The Code of Childhood and Adolescence mandates that minor children can only leave the country if accompanied by their father, mother, or legal representative, or by the person who has the appropriate written authorization showing that one of these individuals has provided authorization.  If parental authority (patria potestad) is exercised over the child by both parents and only one of the parents accompanies the child during the trip, the other parent’s written authorization is required.[16] 

Requirements for the authorization of minors to leave the country are also found in the Law on Migration and Aliens Issues,[17] which states that to leave the territory of the Republic, Hondurans must obtain a passport or in special cases another travel document issued by the appropriate authority (por autoridad competente).[18]  Under article 85 of this Law, any person leaving the country must do so at a port of exit that the country has officially established, carrying the necessary documentation and submitting him/herself to immigration control.  Minors who intend to leave the country must travel accompanied by the persons who exercise parental authority (patria potestad) or guardianship over them, or by a person who has legally demonstrated that the minor has been authorized to leave the country by the persons who have parental authority or guardianship.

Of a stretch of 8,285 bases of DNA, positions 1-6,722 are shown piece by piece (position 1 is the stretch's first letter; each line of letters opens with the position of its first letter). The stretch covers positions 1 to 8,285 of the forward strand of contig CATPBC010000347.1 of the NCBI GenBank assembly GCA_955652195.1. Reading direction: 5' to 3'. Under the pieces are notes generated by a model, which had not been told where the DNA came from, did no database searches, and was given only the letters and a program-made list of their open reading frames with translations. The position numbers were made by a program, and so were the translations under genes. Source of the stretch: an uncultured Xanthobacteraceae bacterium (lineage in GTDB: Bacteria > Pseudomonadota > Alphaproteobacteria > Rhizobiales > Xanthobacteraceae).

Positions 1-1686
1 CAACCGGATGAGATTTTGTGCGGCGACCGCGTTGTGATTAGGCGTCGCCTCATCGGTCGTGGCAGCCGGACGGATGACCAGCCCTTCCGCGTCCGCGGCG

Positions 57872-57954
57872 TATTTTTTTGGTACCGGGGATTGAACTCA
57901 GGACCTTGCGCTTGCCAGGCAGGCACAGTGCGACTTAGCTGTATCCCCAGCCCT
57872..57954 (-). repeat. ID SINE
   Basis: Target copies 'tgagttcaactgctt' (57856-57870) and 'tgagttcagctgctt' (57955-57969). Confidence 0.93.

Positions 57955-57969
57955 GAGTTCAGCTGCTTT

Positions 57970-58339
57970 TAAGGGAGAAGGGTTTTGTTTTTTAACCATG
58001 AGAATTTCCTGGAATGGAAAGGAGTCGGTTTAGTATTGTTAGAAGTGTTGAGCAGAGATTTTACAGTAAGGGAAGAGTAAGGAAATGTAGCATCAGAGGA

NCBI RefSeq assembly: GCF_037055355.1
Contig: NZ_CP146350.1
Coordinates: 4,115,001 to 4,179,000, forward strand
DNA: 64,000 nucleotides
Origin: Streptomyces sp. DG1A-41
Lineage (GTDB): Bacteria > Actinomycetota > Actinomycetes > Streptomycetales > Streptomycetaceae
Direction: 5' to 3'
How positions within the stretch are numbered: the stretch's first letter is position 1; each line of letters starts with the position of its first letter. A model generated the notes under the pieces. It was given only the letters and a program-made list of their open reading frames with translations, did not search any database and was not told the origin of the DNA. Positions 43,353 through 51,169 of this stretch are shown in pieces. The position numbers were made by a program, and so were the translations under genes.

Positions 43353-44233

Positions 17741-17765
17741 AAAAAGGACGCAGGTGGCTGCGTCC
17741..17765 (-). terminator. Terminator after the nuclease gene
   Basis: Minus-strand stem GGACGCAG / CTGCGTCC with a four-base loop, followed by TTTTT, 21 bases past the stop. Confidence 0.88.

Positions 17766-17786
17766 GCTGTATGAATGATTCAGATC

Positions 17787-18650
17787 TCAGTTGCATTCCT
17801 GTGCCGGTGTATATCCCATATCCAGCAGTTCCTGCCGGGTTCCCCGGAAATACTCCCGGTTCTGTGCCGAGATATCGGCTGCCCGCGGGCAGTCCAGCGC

The Regulation of the Migration Law states that to request a passport for a minor, the parents who exercise parental authority, or persons exercising guardianship or legal representation must provide the required documentation listed in the regulation.[19] 

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IV. Mexico